The Zutta Tenma is a small Tabune, or rice field boat, from Toyama prefecture. My model is based on a drawing that I got from Douglas Brooks, which is very similar to one he used when he built one in 2016.
This drawings varies only slightly from one I used, which I believe was published in a museum book on boats of Toyama prefecture. I managed to find a couple of these books on Yahoo! JAPAN Auctions and used my Buyee.com account to purchase it. This, by the way, is a very useful buying service, which allows you to view products in english and ship them to a Japanese address, where they handle the international shipping for you. It’s very easy to use and gives you access to lots of great stuff for sale in Japan.
Though it’s going to be a week or two before my books arrive, I have all the information I need on building the Zutta Tenma. The following is the drawing I used, which you’ll notice is slightly different from the one used by Douglas Brooks.
Most notable difference I found was the design on the back, which is called a Yago, which is a “house name”, or perhaps in this case, a house symbol. This is apparently something different from a Mon, which is a heraldic symbol.
As for differences in construction, the most significant differences are the use of a separate piece of wood in the hull planking near the prow, and the absence of mortises for attaching the bow planks to the hull bottom on my drawings.
The use of that triangular piece near the bow is a material savings measure, allowing the builder to use a slightly narrower piece of wood to build the hull planks. The absence of mortises, I can’t explain. I would think nails would be needed to secure these parts together. I decided to add them to my own model.
Given the size of the boat, I’m building this at 1/10 scale, which also allows me to use sugi, or Japanese cedar. This wood is too grainy for smaller scale models, but is commonly used by boat builders when modeling their own boats. It also has the advantage of having the right coloring, without resorting to dyes or stains.
As always, I start with a mold – a kind of removable framework that helps me hold everything together at the proper angles. For this I use 1/4″ thick MDF board (Medium Density Fiber).
Again, the hull planking is constructed of sugi, or Japanese cedar, approximately 4mm thick. For the most part, it’s important to cut planks slightly oversized, as they will need to be trimmed to fit.
Dealing with the construction of the bottom, or shiki, is the first construction step of the model itself. For model making purposes, one edge of each plank generally needs to be untouched. The narrow or “pointy” end of the mortises are located a set distance from that edge. On a full-sized boat, nails are driven into the narrow end of the mortise, out the edge, and into the neighboring plank.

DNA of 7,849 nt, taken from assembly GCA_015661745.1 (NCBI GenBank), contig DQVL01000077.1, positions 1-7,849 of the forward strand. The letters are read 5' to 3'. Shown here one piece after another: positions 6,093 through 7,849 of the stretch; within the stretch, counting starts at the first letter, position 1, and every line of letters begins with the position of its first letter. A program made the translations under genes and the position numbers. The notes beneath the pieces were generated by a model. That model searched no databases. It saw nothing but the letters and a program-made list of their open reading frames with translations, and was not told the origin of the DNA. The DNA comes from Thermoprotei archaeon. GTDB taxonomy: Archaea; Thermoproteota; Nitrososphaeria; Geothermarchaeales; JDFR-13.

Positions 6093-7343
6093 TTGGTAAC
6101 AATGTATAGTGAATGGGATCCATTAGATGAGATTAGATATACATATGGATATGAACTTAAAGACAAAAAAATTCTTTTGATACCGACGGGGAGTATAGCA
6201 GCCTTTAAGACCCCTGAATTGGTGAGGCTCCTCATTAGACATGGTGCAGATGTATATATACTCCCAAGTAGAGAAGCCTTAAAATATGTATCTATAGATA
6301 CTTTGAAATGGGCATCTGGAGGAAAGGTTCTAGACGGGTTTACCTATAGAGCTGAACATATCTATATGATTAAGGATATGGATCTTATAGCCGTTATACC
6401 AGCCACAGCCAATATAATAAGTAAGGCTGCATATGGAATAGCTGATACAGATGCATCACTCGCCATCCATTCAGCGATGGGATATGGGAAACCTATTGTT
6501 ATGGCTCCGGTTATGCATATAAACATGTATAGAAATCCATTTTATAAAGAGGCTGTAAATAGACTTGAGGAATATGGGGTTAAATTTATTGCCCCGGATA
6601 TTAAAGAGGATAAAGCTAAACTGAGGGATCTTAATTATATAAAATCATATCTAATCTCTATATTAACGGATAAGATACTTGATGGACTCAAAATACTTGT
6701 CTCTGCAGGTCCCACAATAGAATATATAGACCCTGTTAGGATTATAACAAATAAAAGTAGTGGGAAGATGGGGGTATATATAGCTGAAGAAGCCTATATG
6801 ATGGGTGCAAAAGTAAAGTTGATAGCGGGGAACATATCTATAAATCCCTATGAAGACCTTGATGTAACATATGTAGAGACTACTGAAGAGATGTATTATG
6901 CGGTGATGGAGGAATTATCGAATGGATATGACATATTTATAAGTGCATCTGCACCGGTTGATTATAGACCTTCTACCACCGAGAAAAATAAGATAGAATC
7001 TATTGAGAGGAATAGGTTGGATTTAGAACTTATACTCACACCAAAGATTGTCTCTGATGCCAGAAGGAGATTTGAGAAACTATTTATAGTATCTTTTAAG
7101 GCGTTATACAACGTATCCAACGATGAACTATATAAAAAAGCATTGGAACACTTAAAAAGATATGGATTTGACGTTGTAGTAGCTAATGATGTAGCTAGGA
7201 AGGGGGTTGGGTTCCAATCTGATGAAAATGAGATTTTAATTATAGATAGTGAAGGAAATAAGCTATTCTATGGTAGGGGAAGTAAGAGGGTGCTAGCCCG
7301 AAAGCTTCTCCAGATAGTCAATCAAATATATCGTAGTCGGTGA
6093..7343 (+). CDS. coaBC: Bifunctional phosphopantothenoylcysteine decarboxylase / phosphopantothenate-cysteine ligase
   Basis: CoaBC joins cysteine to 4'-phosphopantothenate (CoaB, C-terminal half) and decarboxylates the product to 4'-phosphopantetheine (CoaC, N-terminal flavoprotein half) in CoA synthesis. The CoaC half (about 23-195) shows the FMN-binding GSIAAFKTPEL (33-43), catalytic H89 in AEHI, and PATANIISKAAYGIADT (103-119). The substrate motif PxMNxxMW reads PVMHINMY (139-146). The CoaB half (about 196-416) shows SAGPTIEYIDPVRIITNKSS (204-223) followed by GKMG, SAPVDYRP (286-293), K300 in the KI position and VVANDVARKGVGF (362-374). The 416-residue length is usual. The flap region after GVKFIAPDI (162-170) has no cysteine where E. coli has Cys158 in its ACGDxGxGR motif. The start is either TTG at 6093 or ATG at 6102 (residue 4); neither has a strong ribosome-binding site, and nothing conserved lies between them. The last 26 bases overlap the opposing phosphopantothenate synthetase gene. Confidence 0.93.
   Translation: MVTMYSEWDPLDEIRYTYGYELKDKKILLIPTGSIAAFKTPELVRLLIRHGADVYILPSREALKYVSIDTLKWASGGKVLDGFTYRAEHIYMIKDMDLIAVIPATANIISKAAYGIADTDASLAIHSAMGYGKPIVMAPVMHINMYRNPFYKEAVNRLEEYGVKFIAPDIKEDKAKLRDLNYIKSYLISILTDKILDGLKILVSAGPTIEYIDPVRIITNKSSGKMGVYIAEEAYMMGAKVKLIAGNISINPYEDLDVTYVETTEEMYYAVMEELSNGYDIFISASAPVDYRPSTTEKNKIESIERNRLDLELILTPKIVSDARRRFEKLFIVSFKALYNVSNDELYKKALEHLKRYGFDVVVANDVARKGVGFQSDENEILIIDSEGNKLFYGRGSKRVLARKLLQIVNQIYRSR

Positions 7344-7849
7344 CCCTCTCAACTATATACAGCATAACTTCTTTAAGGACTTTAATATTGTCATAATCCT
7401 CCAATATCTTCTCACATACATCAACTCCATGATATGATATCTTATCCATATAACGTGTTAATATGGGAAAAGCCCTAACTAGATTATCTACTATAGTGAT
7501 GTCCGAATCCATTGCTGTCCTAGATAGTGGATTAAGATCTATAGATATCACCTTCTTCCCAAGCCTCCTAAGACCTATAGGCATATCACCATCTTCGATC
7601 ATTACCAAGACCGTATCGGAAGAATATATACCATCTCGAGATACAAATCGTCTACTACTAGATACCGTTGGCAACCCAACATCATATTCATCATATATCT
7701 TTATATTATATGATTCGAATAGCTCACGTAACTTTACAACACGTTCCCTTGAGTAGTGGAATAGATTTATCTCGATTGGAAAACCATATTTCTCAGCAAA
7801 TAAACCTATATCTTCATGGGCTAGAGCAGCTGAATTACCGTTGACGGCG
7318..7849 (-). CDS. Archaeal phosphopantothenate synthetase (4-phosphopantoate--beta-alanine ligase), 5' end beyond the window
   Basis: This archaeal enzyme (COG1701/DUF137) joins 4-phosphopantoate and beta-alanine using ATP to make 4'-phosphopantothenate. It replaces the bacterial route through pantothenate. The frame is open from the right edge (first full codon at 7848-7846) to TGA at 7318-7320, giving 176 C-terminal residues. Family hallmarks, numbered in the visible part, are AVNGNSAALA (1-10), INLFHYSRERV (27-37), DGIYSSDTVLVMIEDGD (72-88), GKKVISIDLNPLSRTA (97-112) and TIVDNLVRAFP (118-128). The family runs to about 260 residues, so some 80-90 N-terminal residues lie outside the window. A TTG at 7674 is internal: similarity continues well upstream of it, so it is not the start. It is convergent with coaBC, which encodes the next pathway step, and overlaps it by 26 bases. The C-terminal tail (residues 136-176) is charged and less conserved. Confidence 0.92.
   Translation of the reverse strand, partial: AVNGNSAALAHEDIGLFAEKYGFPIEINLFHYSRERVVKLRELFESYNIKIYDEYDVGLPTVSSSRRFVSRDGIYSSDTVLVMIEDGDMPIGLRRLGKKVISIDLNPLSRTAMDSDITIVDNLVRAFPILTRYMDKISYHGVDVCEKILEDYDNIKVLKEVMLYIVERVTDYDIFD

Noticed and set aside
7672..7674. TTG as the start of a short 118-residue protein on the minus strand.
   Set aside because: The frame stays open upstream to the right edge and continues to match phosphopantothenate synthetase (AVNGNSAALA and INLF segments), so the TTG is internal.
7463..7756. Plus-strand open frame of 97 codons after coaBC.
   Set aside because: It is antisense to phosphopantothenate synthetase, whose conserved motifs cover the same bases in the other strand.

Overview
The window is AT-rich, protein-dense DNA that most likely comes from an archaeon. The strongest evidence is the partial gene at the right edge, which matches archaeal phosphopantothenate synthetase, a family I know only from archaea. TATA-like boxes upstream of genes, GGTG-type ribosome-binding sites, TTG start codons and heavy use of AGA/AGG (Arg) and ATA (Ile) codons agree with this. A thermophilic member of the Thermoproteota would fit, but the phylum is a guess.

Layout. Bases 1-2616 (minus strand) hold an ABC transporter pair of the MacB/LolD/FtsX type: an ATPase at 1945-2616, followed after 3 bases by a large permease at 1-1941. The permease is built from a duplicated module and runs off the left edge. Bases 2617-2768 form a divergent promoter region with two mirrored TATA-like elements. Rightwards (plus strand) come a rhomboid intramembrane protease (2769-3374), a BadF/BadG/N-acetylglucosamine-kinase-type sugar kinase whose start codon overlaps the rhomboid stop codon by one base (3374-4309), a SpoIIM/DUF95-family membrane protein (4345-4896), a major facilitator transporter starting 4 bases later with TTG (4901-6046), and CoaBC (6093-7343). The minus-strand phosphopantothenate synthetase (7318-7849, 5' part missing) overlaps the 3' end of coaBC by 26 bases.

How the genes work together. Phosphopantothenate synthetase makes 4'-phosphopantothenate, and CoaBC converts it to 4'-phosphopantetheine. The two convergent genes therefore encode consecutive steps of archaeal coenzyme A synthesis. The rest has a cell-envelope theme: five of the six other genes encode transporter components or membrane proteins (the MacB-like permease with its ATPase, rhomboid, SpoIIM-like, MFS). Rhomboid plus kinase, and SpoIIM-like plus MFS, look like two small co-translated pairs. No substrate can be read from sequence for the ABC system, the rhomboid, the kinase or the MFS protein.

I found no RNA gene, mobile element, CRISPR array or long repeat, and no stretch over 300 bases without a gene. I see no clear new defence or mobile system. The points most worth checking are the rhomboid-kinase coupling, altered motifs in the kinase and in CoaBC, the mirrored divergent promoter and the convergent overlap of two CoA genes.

The fitting of the bow planks to the bottom took some guesswork and fitting by trial and error. I got the approximate angle of the peak of the two bow planks and temporarily taped them together to figure out how much to cut them to fit the v-shape at the forward end of the bottom planking.
I then cut the bow planks and added the mortises at the bottom ends of them. It was necessary to wait until this point, as the mortises have to be positioned relative to the edge they are used to fasten. The bow planks were then glued together and I pretty well just eyeballed the angle between them and use clamps and rubber bands to hold them together until the glue dried.
Afterwards, I test fit the completed bow planks to the bottom and trimmed the joint between them until it was a good fit. On the full sized boat, a technique called suriawase would have been used whereby a saw was run through the joint, resulting in a more accurate fit.
The most obvious error I made here, which I didn’t realize until later, was that I pre-shaped the tip of the bow, creating the curvature. This is not how it was done on the real boats, but I didn’t realize that at the time, and only discovered later that it would have been better to shape the bow after adding the hull planks.
Next time, I’ll talk about the todate, or transom, and the tana, or hull planks.
You can read more about Douglas Brooks’s 2016 Zutta Tenma project on his blog here: http://blog.douglasbrooksboatbuilding.com/2016/02/the-rice-field-boat.html